Easy for people to say they know something but then not articulate anything. Glib answers are more sales pitchy than anything. Why not respond with some real meat. And tell me what is so inaccurate about what I posted.
I'm so sorry I didn't learn of this post until years later. The comments you have been receiving are malicious and misleading. There is a turf war out there for your retirement dollar. Mutual fund companies versus insurance companies. Mutual fund companies would have you believe that the evil insurance companies are the villains. But I would ask you to google or youtube a 60 Minutes segment called "401k Fallout." What you'll discover in this segment is that the mutal fund companies are every bit the crooks they would have you believe the insurance companies are. They gripe about surrender charges, yet they won't disclose the fees that they charge. Often times they deliberately mislead you, the consumer. I don't want to ruin the segment for you, but please do check it out. You will see that these companies will charge you an annual undisclosed, non-surrender fee.
So let's talk about the surrender charges. Insurance companies, as long as we are not talking about variable annuities, will make the following deal with you. They promise not to lose your money and will guarantee your contributions and interest gained from loss. What does that mean to you? You put money in and you get every penny back. They share in the growth. LSW offers equity indexed annuities which means that they link the growth of your account to a market, typically the S&P 500. I am a former teacher with LAUSD and when I sit down with people I show them my own LSW account that I contributed to while I was teaching. What they see is that in 2007 I earned around 6.5% on my account. In 2008 and 2009 when everybody was losing, my account stayed safe. I didn't earn much, but I didn't lose anything either. THE ONLY WAY A COMPANY CAN GUARANTEE YOU THAT YOUR MONEY WILL BE SAFE, AND NOT CHARGE YOU ANNUAL FEES, IS IF YOU ALLOW THEM TO HOLD ONTO IT FOR A PERIOD OF TIME... WHICH YOU CHOOSE. In most cases, the surrender fee is a non-issue because your goal is to maintain and grow the account over time so that it will provide you with a lifetime of income. The surrender charge gradually goes to zero over a period of 7 to 15 years, and if your agent is doing the right thing by you, he/she will match the period to your needs.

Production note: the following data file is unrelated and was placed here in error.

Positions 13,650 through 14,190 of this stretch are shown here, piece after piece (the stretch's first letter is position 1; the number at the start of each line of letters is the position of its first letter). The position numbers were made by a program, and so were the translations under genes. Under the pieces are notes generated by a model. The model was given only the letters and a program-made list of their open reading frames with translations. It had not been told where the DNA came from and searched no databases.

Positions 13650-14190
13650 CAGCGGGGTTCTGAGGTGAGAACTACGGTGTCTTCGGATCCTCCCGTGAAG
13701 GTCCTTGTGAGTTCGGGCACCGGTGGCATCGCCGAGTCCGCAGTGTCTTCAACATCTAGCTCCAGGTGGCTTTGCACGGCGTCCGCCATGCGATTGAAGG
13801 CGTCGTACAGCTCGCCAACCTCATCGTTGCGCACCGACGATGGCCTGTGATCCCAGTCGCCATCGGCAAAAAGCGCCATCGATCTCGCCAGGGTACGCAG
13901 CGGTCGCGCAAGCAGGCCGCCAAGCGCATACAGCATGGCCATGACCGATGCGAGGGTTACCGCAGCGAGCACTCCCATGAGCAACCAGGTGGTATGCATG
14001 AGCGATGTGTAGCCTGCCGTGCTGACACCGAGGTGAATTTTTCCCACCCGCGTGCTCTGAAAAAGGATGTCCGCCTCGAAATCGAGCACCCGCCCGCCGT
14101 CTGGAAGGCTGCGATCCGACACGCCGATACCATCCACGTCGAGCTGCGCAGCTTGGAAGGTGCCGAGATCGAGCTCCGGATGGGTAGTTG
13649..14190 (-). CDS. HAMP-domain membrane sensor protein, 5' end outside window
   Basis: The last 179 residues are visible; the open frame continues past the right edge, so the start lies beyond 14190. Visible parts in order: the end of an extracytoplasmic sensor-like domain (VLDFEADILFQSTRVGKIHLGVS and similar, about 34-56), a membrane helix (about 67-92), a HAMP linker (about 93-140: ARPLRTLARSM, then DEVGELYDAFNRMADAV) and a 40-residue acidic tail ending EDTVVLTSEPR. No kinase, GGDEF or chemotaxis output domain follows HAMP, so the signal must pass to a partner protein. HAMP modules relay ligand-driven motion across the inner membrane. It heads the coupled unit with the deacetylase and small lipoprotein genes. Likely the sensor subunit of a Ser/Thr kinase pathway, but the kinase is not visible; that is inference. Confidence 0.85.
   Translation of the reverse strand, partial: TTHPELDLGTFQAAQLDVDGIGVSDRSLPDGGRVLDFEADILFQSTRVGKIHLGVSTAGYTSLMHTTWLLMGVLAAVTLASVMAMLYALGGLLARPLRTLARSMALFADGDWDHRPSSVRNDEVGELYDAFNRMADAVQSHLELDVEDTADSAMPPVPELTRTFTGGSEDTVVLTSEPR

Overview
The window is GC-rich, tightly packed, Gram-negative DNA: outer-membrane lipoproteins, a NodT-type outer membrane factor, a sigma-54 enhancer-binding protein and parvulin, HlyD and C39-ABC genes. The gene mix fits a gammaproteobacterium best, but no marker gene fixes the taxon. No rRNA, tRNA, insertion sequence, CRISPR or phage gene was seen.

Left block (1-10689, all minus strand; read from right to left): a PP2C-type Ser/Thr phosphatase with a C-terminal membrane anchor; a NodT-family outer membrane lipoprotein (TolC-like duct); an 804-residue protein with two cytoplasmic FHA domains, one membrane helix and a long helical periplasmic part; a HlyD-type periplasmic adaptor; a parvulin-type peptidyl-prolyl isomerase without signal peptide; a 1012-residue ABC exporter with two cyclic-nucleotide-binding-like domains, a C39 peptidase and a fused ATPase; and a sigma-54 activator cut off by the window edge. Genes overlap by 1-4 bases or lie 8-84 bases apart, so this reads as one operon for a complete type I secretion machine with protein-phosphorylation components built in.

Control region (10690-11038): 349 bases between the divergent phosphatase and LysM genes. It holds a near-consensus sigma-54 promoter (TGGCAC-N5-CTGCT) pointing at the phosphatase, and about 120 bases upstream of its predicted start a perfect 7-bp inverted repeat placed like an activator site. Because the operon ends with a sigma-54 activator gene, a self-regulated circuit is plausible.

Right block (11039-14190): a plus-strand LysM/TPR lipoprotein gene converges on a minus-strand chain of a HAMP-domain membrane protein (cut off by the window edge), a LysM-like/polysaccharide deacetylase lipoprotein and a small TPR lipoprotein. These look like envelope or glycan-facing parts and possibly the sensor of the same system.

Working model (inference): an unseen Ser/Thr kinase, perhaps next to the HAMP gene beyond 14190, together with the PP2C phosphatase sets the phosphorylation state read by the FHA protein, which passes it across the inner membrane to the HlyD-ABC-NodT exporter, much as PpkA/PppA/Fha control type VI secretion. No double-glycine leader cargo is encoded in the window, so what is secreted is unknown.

Let's do the math. You put your money in an LSW annuity with a 14% surrender charge that goes down 1% every year. You have $20,000 dollars in it. You hold onto it for even 5 years. That surrender charge has gone down to 9%. In the mean time, let's say conservatively you have made an additional $5000 over that 5 year period. That brings your account to $25,000. That means if you were silly enough to move all of your money, you would lose less than $2,500 for doing that. Meanwhile you haven't lost any of your money to volatility in 5 years and and the company hasn't taken any "non-surrender fee." But if you are smart, you will leave it there for as long as you possibly can and won't get sucked into the pie in the sky sales practices or the misleading banter. By the way, the alternative is to allow a company to charge you around 2% (or more) per year to manage your money. If you do the math, that's about $400+ per year, totalling around $2,000 to $2,500 over 5 years anyway... and you didn't even have to surrender it to have the privilege of paying that out. And those annual fees stay with you whether you have the account for 1 year or 40.
One last thing. Don't be mislead with the notion that you would earn a lot more with a different account. I've seen plenty. I don't believe I have seen one that has performed much better than 6 to 10% in any one year. And when they lose, guess what, it all goes back. If you're going to play the risk game, you have to be making serious advances to be able to weather the inevitable down turns. Ask around. Ask people who are not biased if they have noticed a substantial enough gain in the up times to off-set the losses in the down times. Most haven't.
Amazing, someone trying to justify a 14% surrender charge. Then comparing an Equity Indexed Annuity to an investment in the stock market as opposed to a straight fixed annuity or something comparable. Unbelievable.
A straight fixed annuity has surrender charges equal to or more than an EIA. Obviously you don't have a clue.